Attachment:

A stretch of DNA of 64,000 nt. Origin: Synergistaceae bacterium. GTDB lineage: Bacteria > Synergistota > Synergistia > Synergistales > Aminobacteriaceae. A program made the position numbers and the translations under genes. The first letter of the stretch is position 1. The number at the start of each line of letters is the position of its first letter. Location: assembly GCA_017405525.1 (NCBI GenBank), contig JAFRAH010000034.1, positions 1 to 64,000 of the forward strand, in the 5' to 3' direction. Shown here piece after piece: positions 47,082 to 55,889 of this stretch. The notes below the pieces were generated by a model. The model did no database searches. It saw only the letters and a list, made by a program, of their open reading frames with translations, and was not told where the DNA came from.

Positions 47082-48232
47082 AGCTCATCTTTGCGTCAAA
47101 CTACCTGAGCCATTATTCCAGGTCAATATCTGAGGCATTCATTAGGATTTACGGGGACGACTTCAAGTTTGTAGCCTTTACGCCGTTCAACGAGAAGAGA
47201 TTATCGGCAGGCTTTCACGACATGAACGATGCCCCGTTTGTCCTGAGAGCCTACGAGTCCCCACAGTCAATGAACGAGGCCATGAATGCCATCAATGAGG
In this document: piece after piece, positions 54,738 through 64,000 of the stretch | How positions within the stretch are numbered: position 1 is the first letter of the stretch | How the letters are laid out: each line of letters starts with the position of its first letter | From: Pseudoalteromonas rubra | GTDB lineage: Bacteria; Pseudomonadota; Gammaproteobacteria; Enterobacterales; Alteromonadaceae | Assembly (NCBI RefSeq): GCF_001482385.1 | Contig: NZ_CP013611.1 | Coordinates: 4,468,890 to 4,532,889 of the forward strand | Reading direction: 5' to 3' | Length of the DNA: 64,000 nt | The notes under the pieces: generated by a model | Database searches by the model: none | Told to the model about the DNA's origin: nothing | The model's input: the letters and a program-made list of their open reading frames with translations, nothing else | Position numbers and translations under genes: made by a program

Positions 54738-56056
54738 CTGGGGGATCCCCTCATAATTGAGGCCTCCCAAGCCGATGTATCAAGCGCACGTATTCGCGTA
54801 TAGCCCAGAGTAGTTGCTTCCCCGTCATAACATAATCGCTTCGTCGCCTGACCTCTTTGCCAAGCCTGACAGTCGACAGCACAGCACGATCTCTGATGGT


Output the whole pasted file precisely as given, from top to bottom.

A stretch of DNA of 64,000 nt. Origin: Synergistaceae bacterium. GTDB lineage: Bacteria > Synergistota > Synergistia > Synergistales > Aminobacteriaceae. A program made the position numbers and the translations under genes. The first letter of the stretch is position 1. The number at the start of each line of letters is the position of its first letter. Location: assembly GCA_017405525.1 (NCBI GenBank), contig JAFRAH010000034.1, positions 1 to 64,000 of the forward strand, in the 5' to 3' direction. Shown here piece after piece: positions 47,082 to 55,889 of this stretch. The notes below the pieces were generated by a model. The model did no database searches. It saw only the letters and a list, made by a program, of their open reading frames with translations, and was not told where the DNA came from.

Positions 47082-48232
47082 AGCTCATCTTTGCGTCAAA
47101 CTACCTGAGCCATTATTCCAGGTCAATATCTGAGGCATTCATTAGGATTTACGGGGACGACTTCAAGTTTGTAGCCTTTACGCCGTTCAACGAGAAGAGA
47201 TTATCGGCAGGCTTTCACGACATGAACGATGCCCCGTTTGTCCTGAGAGCCTACGAGTCCCCACAGTCAATGAACGAGGCCATGAATGCCATCAATGAGG
In this document: piece after piece, positions 54,738 through 64,000 of the stretch | How positions within the stretch are numbered: position 1 is the first letter of the stretch | How the letters are laid out: each line of letters starts with the position of its first letter | From: Pseudoalteromonas rubra | GTDB lineage: Bacteria; Pseudomonadota; Gammaproteobacteria; Enterobacterales; Alteromonadaceae | Assembly (NCBI RefSeq): GCF_001482385.1 | Contig: NZ_CP013611.1 | Coordinates: 4,468,890 to 4,532,889 of the forward strand | Reading direction: 5' to 3' | Length of the DNA: 64,000 nt | The notes under the pieces: generated by a model | Database searches by the model: none | Told to the model about the DNA's origin: nothing | The model's input: the letters and a program-made list of their open reading frames with translations, nothing else | Position numbers and translations under genes: made by a program

Positions 54738-56056
54738 CTGGGGGATCCCCTCATAATTGAGGCCTCCCAAGCCGATGTATCAAGCGCACGTATTCGCGTA
54801 TAGCCCAGAGTAGTTGCTTCCCCGTCATAACATAATCGCTTCGTCGCCTGACCTCTTTGCCAAGCCTGACAGTCGACAGCACAGCACGATCTCTGATGGT